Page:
A very strange event occurs this weekend in Sydney. In fact it will occur this weekend and will be repeated next weekend and if necessary the weekend after that as well. For the first time in its almost 80 year history, the Sydney Harbour Bridge will be closed for up to three weekends in January for major maintenance on the road surface. While the Bridge has been closed before for sporting events and even the odd picnic, closing for maintenance for three weekends is unique. Of course there are alternative crossings of the Harbour, namely the Harbour Tunnel and the Anzac Bridge, but Sydney-siders will no doubt experience quite a few traffic dramas over the next few weekends.
Somehow 80 years ago Sydney did survive without a bridge. In my childhood my late grandfather used to entertain me with stories about travelling to and from the city each day, when the daily commute included lengthy delays for the ferry/punt that used to cross from North Sydney. He himself was rarely troubled by the queue, as he drove a large motorbike and simply glided through the cars to await the arriving boat.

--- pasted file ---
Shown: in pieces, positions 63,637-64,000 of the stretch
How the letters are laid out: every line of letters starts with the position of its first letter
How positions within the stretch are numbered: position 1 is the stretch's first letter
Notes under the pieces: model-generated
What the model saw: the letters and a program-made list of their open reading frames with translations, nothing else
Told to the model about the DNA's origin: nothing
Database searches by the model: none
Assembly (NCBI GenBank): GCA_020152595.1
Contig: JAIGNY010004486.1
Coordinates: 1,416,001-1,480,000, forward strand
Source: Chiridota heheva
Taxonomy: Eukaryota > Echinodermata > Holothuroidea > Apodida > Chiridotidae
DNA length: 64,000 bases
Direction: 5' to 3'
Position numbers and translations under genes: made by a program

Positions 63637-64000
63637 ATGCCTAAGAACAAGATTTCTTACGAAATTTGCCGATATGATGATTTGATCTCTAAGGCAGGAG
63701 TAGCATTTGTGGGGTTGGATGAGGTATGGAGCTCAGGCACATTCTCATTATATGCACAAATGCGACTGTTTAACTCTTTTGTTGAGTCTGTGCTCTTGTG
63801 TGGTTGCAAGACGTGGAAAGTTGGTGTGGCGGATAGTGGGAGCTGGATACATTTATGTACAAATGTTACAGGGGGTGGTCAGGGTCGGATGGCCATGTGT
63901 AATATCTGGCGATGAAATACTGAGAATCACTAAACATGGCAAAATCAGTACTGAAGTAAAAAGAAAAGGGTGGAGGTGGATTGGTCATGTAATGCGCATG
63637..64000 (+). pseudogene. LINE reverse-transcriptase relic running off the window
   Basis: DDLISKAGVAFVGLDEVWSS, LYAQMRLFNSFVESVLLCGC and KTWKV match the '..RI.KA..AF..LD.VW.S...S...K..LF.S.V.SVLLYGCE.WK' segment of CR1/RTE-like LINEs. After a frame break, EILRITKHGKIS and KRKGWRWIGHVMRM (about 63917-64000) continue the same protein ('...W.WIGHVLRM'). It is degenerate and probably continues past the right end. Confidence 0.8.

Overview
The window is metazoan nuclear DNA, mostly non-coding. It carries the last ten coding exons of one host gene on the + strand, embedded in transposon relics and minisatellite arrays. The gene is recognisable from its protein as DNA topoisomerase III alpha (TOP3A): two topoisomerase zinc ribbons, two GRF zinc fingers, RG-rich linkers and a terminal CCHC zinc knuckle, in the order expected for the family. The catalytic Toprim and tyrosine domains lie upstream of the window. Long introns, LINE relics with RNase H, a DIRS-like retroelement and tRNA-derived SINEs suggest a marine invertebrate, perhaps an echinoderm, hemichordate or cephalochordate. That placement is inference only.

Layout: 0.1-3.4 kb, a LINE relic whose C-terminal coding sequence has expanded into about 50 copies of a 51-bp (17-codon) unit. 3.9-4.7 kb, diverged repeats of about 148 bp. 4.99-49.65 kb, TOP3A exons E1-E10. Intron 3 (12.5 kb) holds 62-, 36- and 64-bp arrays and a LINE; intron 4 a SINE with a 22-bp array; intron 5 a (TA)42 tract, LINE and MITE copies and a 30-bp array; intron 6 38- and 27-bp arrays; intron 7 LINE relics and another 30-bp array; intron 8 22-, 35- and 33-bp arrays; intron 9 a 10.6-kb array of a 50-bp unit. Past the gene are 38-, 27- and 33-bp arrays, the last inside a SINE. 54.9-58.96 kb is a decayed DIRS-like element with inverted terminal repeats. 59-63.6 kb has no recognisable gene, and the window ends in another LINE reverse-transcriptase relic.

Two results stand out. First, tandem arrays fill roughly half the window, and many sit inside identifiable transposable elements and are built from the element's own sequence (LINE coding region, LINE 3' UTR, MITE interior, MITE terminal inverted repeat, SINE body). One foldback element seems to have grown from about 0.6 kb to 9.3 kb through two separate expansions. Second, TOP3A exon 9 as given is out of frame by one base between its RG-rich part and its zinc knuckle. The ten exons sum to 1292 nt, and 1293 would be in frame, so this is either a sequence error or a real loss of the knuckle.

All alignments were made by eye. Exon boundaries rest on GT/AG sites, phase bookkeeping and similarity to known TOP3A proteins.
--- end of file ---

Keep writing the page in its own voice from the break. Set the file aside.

The image of a bridge has been a popular one in trying to explain and defend the Christian faith. The idea that there is a gulf between humans, who are far from holy, and God who is Holy, is not an idea unique to Christianity. Indeed most, if not all religion, deals with ways of overcoming this moral gap between God and humanity. Even Aussie religious cynics acknowledge their unworthiness before God, when they joke that if they entered a church there may be some type of divine reaction that may include the roof collapsing. The standard religious solution common to most world religions is that the gap between a Holy God and a less than perfect humanity can be addressed by some form of religion inspired improvement to make a person worthy. Christianity is unusual in that it affirms the gulf between humans and God can never be overcome by human improvement, religious practice, or even inner reflection. The gap is simply too large and even the best human effort leaves us a long way short. The only solution is something, or rather someone, who can straddle the gap between a Holy God and a sinful humanity.
Jesus carries a number of formal and religious titles including Messiah, Saviour and Redeemer, which some have simplified and popularised quite simply as a Bridge. (http://www.navigators.org/us/resources/illustrations/items/bridge)
This Bridge is toll free, open to all, is not closing for maintenance and provides the only effective path for humans to be restored to God.
"... we have peace with God through our Lord Jesus Christ."  Romans 5: 1

Tuesday, January 3, 2012